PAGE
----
Twenty years after the first Not In Our Town National Gathering took place in Bloomington to fight hate and intolerance, members say there is is an even greater need today for the organization's grass roots, community-building efforts.
NIOT member Mike Matejka said the recent presidential race and the rash of police killings of African Americans have created tensions within many communities.
Matejka said when Republican Presidential Candidate Donald Trump came to Bloomington last March, Not In Our Town held a silent vigil trying to maintain a civil attitude towards each other.
"People can disagree on many different things. But I think one of the gifts of this community, maybe its our Midwestern values, is mutual respect," said Matejka. "How can we enhance and build a climate where I want to listen to you and understand or go a little deeper?"
Matejka said people can sometimes make remarks or have viewpoints without ever realizing there is another human being that could be hurt in the process.
The goal of the first Not In Our Town Gathering was to exchange strategies for fighting intolerance, develop new models for Not In Our Town initiatives, and build communication structures to broaden and strengthen the network.
The Gathering was also an opportunity to celebrate and report on ten years of Not In Our Town activity. Since the movement began in Billings, Montana and spread across the nation with the PBS documentary, citizens around the country have used the Billings model to respond to hate crime in their own communities. The Gathering gave the leaders in these communities a chance to meet and learn about each other's work. It also enabled the group to address the new challenges that anti-hate organizers are facing right now - including the problems of anti-immigrant violence, anti-Muslim or anti-Arab violence, and hatred towards the LGBTQ community.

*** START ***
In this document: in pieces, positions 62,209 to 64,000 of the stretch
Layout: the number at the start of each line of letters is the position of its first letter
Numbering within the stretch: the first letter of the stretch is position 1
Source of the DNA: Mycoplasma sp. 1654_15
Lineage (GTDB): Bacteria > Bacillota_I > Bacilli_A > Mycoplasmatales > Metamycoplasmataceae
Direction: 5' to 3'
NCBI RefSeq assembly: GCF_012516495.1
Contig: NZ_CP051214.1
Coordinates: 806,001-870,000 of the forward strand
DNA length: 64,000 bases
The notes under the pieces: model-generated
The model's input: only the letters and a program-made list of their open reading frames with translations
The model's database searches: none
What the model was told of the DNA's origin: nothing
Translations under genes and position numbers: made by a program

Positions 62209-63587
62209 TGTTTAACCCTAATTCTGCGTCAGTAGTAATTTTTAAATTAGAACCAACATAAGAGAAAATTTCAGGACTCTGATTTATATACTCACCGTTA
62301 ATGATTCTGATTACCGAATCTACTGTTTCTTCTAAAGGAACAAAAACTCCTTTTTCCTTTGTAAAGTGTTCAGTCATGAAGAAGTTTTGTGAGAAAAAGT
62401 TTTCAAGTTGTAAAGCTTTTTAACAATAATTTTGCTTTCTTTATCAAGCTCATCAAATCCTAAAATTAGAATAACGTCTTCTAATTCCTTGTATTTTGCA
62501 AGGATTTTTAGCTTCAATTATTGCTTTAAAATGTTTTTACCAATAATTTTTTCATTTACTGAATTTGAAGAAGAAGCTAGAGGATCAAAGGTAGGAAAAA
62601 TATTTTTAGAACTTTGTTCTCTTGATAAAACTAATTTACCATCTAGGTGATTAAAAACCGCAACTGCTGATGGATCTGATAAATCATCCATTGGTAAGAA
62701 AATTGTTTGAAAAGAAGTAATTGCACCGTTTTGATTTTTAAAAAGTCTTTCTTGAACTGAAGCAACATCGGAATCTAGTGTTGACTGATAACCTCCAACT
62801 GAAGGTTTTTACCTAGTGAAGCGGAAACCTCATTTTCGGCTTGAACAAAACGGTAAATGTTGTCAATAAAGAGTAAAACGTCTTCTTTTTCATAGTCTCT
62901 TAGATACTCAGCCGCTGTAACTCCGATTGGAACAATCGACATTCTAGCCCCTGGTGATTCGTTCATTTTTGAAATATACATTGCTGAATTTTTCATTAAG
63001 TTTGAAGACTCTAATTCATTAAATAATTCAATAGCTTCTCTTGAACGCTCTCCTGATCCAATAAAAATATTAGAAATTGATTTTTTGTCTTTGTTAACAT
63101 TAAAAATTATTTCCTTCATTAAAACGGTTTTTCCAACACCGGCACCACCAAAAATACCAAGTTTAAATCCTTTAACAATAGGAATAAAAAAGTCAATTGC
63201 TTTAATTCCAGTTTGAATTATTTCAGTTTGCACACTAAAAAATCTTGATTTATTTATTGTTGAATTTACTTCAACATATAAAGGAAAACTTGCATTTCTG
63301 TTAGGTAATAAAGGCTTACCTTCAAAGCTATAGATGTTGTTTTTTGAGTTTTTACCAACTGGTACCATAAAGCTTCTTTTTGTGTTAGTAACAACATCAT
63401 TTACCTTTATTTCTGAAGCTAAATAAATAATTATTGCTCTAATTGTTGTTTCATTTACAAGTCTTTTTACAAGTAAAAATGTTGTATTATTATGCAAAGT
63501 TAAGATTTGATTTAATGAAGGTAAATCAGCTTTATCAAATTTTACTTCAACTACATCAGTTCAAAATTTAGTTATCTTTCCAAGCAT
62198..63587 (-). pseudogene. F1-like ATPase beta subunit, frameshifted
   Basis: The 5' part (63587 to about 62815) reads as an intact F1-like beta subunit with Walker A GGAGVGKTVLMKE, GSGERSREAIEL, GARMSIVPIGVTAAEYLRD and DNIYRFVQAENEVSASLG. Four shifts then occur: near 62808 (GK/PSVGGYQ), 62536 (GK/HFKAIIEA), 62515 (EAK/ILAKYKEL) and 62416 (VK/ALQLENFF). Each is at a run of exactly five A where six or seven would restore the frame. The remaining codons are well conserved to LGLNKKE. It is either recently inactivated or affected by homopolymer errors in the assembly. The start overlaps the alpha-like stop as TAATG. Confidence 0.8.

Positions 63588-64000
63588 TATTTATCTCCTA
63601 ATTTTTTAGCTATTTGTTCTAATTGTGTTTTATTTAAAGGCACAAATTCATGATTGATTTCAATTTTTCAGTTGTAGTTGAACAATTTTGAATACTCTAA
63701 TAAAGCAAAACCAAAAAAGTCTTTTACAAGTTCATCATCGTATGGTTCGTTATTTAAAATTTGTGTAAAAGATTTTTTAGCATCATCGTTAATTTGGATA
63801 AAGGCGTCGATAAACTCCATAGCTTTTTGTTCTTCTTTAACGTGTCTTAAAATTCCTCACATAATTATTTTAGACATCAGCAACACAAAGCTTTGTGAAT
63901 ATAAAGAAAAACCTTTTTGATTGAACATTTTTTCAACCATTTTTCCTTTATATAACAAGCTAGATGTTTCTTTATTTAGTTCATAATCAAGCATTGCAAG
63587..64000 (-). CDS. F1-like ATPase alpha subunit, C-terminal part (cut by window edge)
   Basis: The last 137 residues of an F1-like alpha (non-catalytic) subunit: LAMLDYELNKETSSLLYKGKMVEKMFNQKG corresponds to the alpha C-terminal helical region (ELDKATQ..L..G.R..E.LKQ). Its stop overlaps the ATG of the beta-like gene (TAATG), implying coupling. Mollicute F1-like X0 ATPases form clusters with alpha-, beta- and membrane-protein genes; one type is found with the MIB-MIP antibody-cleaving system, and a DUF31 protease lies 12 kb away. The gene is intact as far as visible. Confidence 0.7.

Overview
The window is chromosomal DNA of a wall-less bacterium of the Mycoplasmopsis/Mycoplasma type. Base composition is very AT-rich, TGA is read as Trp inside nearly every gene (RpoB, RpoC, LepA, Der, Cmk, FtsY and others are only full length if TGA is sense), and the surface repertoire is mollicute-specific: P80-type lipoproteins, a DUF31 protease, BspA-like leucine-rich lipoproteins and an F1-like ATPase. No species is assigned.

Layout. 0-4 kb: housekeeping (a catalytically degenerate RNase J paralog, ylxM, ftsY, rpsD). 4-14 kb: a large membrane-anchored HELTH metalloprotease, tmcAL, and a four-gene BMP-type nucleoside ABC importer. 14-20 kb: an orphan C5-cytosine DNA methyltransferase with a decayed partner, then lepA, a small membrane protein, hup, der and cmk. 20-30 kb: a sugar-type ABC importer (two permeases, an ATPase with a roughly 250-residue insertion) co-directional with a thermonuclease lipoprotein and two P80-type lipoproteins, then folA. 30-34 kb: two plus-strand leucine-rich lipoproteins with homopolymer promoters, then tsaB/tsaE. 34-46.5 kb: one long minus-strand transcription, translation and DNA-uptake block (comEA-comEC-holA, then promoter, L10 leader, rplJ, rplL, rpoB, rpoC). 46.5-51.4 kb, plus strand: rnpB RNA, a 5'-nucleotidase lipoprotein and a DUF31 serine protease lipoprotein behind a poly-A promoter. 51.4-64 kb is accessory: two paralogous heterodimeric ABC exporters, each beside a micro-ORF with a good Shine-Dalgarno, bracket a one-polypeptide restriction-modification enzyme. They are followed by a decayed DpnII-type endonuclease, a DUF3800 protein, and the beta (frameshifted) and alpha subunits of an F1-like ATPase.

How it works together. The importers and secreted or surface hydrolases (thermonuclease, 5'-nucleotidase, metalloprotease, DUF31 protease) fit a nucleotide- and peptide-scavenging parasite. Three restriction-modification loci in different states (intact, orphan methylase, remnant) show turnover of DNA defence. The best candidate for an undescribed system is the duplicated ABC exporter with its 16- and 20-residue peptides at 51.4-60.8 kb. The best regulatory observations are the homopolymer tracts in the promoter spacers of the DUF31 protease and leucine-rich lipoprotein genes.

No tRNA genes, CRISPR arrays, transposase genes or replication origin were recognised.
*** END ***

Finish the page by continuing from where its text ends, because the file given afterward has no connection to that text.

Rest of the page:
McLean County Museum of History's Director of Marketing and Community Relations Jeff Woodard said celebrating 20 years is historic for the organization because of everything they have been able to accomplish.
"We're living in a time right now where everybody is just loud. They are trying to talk over each other and get their point across," said Woodard. "These individuals and volunteers that work with them have been working quietly for the last 20 years to make Bloomington a better place to live."
Willie and Charles Halbert were two of the original members that helped organize some of the NIOT events in the Twin Cities. Willie said it is important to get youth involved in the organization in order to spread the message for years to come. Halbert said NIOT has had several panels where students from local schools would come talk and share their personal experiences. She said students went back to their high schools and learned from their classmates.
"When they came back and we debriefed they said: 'Wow, we are guilty of some of the very same things and discriminatory practices that we didn't even think about words or things that we said.' It changed their lives to really be more sensitive and be more understanding of each other," said Halbert.
Halbert said Not In Our Town wants the whole community to come to the 20th anniversary event to embrace a safe and inclusive community for all.
The celebration on June 28 will have performances by youth groups, sharing by NIOT founders, a short commemorative march and booths from local organizations. The event will be held in the 200 block of North Main Street in Downtown Bloomington.